Three types of actions that can be brought in the English courts are: (i) stand-alone claims, where there has been no prior infringement decision by the European Commission or UK competition authorities; (ii) follow-on claims, where there has been a prior infringement decision; and (iii) follow-on consumer claims, which are representative damages claims that can only be brought by the Consumers’ Association on behalf of named consumers, where there has been a prior infringement decision. It is also possible to have actions that are hybrid follow-on and stand-alone actions—for example, where claimants rely upon a Commission decision as the basis for their claims, but also allege that the infringement was longer lasting or wider in ambit than found by the Commission.

As the name suggests, a follow-on claim entitles a claimant to rely on a pre-existing decision of the European Commission or the UK competition authorities as evidence of competition law infringement. The underlying legal basis for follow-on claims is Article 16 of Regulation (EC) No. 1/2003, which provides that Member State courts cannot adopt a position that runs counter to a pre-existing European Commission decision. In follow-on actions based on a pre-existing Commission decision, the claimant does not face the often costly burden, as in a stand-alone action, of establishing a breach of the relevant competition law provision. Instead, a follow-on claimant need only prove causation and loss. Not surprisingly, claims that are, at least in part, follow-on claims are the most common type of private competition law actions brought in English Courts.

The remedies available to a private claimant are: (i) damages where the claimant has suffered loss as a result of a breach of EU and/or UK competition law; (ii) declaratory relief (e.g. that a particular contract, or part of it, is unenforceable and void or that particular conduct breaches EU and/or UK competition law); and (iii) injunctive relief either as an interim or final measure. In stand-alone claims there is also the possibility of obtaining exemplary damages—that is, damages awarded as a punitive measure to reflect the nature of a defendant’s conduct. Exemplary damages are an exception to the general English law rule that damages seek only to compensate a claimant for his loss.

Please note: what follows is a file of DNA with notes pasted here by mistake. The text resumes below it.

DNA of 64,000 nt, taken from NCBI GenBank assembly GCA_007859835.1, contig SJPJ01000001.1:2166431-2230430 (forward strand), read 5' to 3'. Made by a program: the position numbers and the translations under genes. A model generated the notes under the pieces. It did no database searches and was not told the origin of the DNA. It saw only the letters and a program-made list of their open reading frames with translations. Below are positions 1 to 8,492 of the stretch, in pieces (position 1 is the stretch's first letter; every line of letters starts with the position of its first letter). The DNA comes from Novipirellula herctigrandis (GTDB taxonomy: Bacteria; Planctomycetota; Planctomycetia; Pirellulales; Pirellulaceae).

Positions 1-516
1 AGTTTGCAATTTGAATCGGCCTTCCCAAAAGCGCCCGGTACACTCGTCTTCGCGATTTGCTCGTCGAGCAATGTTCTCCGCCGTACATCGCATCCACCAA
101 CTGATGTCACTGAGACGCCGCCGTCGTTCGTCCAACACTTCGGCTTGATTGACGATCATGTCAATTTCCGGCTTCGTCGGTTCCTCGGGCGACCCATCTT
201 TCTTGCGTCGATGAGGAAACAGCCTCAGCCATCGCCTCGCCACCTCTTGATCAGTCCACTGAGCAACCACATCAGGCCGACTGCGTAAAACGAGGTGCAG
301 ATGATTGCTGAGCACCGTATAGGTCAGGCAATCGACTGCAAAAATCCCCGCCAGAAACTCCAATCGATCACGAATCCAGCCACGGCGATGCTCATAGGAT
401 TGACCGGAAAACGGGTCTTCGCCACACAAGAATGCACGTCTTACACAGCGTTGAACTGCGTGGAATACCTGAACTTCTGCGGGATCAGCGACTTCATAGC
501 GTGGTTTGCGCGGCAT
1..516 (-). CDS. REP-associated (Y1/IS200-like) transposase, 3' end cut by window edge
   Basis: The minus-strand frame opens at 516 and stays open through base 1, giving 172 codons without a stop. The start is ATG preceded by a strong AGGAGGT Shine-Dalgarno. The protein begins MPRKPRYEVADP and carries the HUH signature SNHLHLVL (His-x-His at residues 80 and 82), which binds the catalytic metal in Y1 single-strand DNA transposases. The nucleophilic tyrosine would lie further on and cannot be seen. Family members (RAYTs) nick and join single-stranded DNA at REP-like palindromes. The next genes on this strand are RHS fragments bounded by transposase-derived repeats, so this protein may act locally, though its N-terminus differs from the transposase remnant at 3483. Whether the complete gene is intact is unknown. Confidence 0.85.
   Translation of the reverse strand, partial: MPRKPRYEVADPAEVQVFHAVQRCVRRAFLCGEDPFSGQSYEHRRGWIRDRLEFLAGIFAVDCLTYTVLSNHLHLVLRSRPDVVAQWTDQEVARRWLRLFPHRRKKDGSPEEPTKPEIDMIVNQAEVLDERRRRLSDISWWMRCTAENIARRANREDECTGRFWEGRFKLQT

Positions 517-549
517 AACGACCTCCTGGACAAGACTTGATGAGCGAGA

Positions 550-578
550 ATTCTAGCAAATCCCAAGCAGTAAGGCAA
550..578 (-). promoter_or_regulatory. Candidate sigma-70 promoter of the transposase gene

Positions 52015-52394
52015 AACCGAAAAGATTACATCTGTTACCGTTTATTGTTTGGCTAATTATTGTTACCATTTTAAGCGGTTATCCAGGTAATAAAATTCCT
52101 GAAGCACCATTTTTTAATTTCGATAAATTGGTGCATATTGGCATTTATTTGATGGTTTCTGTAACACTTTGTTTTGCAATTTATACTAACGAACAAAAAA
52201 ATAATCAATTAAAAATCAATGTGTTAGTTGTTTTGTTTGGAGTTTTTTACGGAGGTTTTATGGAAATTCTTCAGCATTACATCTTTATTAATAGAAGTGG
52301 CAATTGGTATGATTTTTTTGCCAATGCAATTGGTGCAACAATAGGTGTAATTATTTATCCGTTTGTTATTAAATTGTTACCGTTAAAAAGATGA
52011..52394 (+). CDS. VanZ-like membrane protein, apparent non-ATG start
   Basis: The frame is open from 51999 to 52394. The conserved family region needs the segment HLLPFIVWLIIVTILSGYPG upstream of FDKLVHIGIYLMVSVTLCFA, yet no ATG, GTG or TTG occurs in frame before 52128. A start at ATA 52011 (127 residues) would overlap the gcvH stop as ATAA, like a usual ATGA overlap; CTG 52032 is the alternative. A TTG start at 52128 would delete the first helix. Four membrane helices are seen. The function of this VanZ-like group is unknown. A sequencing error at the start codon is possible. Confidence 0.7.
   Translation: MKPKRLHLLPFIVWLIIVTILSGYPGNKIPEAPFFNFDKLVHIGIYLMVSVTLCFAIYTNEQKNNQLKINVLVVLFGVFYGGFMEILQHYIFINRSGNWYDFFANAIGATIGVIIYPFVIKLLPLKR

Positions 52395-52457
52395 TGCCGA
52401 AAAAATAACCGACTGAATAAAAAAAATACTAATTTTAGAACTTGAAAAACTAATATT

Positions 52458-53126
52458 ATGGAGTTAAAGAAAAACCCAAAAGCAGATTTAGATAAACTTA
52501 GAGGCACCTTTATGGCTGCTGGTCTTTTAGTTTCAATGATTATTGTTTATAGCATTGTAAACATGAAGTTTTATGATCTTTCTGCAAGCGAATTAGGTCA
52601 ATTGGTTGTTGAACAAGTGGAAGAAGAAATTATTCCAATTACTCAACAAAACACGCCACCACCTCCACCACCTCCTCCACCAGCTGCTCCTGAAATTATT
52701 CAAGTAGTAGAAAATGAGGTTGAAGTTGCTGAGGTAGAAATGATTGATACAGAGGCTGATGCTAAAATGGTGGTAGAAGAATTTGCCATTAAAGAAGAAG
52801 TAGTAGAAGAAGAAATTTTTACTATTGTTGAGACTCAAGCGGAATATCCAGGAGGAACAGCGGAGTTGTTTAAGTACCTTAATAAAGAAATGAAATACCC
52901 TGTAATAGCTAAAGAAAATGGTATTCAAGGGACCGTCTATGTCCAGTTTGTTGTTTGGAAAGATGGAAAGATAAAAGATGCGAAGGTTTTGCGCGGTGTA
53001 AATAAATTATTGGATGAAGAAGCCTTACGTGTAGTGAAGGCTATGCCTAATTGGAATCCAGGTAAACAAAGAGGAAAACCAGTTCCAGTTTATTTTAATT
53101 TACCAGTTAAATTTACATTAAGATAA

The UK’s Specialist Competition Court
Private antitrust claims can be brought either in the High Court or before the CAT, depending on the type of action and the type of remedy sought. The CAT is an independent specialist judicial body established to hear appeals against certain decisions of the UK competition and sectoral regulatory authorities, as well as follow-on claims. Claims in the High Court are assigned to the Chancery Division or the Commercial Court (pursuant to Civil Procedural Rules 30.8 and 58.1(2), and paragraph 2.1 of the EU Competition Law Practice Direction). Judges in both divisions have undertaken specialist competition law training. Given that the Chancery judges sit on the CAT’s panel of chairmen, there is arguably no substantial difference between the CAT and the High Court in terms of competition law expertise.

In practice, however, there are certain limitations to the CAT’s powers, which have meant that claimants tend to favour bringing claims in the High Court instead. For example, a follow-on claim for damages (i.e. monetary relief) can be brought in either the CAT or the High Court, but if any other relief is sought (i.e. declaratory or injunctive) then the claim may only be brought in the High Court. Furthermore, the CAT is currently not permitted to hear stand-alone claims. Perhaps most significantly, if an infringement decision is under appeal, then a claim cannot be issued in the CAT without the CAT’s express permission.